He says: "Insurance has traditionally been an insiders' club. The network of people is relatively closed and there hasn't been much crossover with other industries. Much of the capital and funding has come from within the industry."

But with the advent of InsurTech, Rands has noted a change in the landscape. Now (re)insurance companies have become more influential, and have started to hire InsurTech veterans to run their corporate venture arms.

Venture capital invasion
Indeed, some major Silicon Valley venture capitalists have taken notice of the insurance sector. One of the most high-profile InsurTech start-ups, New York-based Lemonade, has received $60mn of funding from eight investors, including a Series B funding round totalling $34mn, according to Crunchbase.

The backers include California venture capital behemoth Sequoia Capital, alongside Thrive Capital, Expansion Venture Capital and Israeli firm Aleph.

Click to enlarge Similarly prominent start-ups including Trov, Slice Labs and Bought by Many have also received venture capital funding from firms such as Oak Capital, Anthemis Group and Octopus Ventures.

However, in none of the above cases has the start-up received backing exclusively from venture capital sources. Each funding round has included the participation of a major incumbent company. Munich Re has been particularly active in the space, as has XL Catlin's venture arm XL Innovate.

David Hill, managing director of Advent Solutions Management, has worked with start-ups across the (re)insurance industry for over 14 years.

Hill says the biggest change he has observed in the industry over the last few years, as InsurTech has come to prominence, is the changing attitudes and approaches of the insurance companies themselves.

He says that while mainstream capital providers were reluctant to invest in companies at the "seed" stage of funding, reinsurers in particular were keen to provide this initial capital boost. He argues that the reinsurers' approach was in part influenced by the conditions of the broader reinsurance market.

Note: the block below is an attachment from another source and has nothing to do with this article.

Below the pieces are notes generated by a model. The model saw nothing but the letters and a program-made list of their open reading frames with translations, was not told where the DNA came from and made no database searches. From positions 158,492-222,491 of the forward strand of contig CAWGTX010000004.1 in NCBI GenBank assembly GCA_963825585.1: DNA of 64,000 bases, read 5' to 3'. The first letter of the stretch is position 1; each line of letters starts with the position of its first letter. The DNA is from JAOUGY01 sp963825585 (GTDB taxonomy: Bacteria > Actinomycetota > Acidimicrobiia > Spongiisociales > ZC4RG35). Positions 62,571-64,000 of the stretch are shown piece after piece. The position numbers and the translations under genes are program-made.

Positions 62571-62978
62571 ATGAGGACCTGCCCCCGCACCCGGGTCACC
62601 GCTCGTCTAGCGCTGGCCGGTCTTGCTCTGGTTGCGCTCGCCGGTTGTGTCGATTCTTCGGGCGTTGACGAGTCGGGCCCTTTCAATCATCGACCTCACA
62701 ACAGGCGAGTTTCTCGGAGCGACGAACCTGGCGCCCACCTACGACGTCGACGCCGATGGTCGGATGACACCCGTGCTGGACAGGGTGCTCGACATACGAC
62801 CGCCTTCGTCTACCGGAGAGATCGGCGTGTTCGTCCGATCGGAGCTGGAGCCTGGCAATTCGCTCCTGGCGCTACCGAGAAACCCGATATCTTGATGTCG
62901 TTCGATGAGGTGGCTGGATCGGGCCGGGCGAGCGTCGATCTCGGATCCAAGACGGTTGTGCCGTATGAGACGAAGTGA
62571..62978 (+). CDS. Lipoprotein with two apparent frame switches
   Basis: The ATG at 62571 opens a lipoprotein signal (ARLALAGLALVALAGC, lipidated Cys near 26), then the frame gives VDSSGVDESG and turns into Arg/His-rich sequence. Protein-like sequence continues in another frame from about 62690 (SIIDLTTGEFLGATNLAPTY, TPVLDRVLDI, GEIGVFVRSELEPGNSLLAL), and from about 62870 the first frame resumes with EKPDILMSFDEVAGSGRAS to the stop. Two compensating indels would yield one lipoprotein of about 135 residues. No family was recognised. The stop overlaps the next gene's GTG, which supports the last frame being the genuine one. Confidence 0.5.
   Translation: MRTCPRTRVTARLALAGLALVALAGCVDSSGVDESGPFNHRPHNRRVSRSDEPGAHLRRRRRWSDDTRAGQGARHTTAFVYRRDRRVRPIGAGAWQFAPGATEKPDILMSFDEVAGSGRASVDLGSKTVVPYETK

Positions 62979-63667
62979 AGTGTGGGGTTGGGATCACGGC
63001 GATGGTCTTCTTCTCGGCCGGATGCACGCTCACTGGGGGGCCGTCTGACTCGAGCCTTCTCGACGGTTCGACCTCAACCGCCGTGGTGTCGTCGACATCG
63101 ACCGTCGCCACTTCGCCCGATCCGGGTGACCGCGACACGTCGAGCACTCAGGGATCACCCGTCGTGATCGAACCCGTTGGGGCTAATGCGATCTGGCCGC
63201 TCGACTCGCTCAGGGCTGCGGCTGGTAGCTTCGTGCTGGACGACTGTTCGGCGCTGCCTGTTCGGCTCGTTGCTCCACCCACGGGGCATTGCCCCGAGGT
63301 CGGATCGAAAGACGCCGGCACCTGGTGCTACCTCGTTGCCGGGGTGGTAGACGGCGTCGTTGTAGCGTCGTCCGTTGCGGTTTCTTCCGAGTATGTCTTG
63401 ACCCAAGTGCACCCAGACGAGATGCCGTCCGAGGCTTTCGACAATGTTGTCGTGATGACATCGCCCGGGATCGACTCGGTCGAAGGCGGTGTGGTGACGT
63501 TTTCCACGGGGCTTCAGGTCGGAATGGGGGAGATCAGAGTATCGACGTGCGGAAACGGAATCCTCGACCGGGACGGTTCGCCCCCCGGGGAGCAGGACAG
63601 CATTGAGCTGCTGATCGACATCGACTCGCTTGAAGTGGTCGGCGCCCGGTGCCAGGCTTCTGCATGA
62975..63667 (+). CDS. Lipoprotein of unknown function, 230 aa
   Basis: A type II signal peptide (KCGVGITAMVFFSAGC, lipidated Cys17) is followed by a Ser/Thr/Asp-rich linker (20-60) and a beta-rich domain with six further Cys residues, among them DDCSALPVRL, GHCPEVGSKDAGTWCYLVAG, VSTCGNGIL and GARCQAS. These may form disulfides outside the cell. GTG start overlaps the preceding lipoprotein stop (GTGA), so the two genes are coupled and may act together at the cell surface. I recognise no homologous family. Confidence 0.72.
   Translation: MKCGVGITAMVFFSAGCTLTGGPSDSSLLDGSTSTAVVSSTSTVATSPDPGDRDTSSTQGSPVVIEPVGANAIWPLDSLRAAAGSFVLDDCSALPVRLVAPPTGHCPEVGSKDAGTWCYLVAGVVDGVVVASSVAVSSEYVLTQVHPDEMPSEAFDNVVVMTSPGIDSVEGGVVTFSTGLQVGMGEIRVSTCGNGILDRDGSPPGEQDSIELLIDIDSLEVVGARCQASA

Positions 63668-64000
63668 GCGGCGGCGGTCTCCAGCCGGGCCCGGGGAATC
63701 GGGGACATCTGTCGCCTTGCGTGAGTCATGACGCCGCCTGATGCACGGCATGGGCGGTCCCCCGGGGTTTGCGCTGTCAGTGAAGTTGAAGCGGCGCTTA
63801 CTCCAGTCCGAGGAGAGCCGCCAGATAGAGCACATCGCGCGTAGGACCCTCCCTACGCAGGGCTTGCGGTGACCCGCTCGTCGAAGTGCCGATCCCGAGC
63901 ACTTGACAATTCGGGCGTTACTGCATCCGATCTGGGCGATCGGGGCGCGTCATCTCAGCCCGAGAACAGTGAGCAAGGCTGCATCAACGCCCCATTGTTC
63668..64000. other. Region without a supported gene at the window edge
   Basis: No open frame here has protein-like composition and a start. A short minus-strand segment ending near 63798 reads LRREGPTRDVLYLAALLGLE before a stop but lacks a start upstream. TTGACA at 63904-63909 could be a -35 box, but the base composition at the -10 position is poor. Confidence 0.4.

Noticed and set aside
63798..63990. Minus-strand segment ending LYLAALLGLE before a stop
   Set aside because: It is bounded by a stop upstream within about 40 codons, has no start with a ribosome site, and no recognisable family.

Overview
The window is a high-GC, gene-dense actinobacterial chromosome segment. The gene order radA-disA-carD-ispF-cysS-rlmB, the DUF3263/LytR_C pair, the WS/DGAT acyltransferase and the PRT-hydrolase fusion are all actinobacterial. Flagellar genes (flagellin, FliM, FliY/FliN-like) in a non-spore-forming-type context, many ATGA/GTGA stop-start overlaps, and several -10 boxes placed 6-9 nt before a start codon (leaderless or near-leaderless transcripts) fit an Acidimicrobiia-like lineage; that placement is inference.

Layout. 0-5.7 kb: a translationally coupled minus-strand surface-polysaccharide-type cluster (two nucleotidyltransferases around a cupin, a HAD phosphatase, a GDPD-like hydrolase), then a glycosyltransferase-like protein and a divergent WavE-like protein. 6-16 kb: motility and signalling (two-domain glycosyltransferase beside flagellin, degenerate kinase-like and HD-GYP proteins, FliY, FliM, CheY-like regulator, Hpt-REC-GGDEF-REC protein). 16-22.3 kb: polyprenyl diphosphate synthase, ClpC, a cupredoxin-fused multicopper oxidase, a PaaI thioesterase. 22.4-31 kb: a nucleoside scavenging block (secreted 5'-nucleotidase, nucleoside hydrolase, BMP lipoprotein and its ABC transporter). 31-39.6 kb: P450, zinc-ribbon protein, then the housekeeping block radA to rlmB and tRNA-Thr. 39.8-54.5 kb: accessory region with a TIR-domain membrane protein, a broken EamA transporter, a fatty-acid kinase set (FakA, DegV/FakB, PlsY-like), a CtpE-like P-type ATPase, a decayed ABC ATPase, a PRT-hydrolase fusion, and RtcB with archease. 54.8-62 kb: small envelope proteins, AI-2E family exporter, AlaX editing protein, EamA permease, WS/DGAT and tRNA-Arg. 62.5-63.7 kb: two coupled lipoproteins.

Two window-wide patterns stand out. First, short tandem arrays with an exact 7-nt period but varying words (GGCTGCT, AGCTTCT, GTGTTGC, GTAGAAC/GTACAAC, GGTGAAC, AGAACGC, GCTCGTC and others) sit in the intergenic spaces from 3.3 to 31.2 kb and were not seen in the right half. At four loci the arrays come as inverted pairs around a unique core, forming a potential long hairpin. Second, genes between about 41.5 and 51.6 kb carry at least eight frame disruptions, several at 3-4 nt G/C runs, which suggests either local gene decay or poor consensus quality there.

Hill explains that global reinsurers are now faced with a contracting core book of business as insurers continue to reduce their use of reinsurance. As this problem has increasingly bit into reinsurers' balance sheets, they have become more willing to embrace the growing opportunities offered by InsurTech companies.

"For reinsurers it is a double bubble," he says. "The likes of Munich Re started [InsurTech divisions] because their core book is beginning to dwindle."

Cooperation or competition?
While they are often castigated for their inertia in the face of radical change, the major (re)insurance companies have by and large joined the venture capitalists on top of the InsurTech bandwagon.

In addition to their venture capital arms, many companies have set up internal research divisions to see how InsurTech can be made to work for them, and almost every conference in the industry addresses the topic through one moniker or another.

But the question going forward is not whether the (re)insurers continue to get more involved in InsurTech - it is clear at this point that the issue is not being ignored - but whether they opt for continued cooperation in the space or choose to go it alone.

There are those who believe that the saving grace of incumbent companies in the face of the InsurTech onslaught will be the barriers to entering the industry.

High capital requirements, a regulatory quagmire and the importance of branding are often cited as a defence against companies being disrupted out of existence.

In this context, a partnership with a (re)insurer could be viewed as the golden ticket for a start-up. The young company gets all the help and funding it could dream of, and the (re)insurance partner gets the tech they want or need.

The shape of funding for InsurTech start-ups thus far seems to bear out this scenario for future investment.

Venture capitalists, of course, want a piece of the pie, but at this stage they have neither the expertise nor the willingness to commit in full to InsurTech start-ups.

The entry of an independent, solely insurance-focused venture fund into the mix, InsurTech Venture Partners, may be a sign of things to come.

But for now, (re)insurers hovering around the entrance to the InsurTech space, waving venture capitalist investors and start-ups through, would do well to take a deep breath and walk right in before the door shuts in their faces.

This article was published as part of issue Spring 2017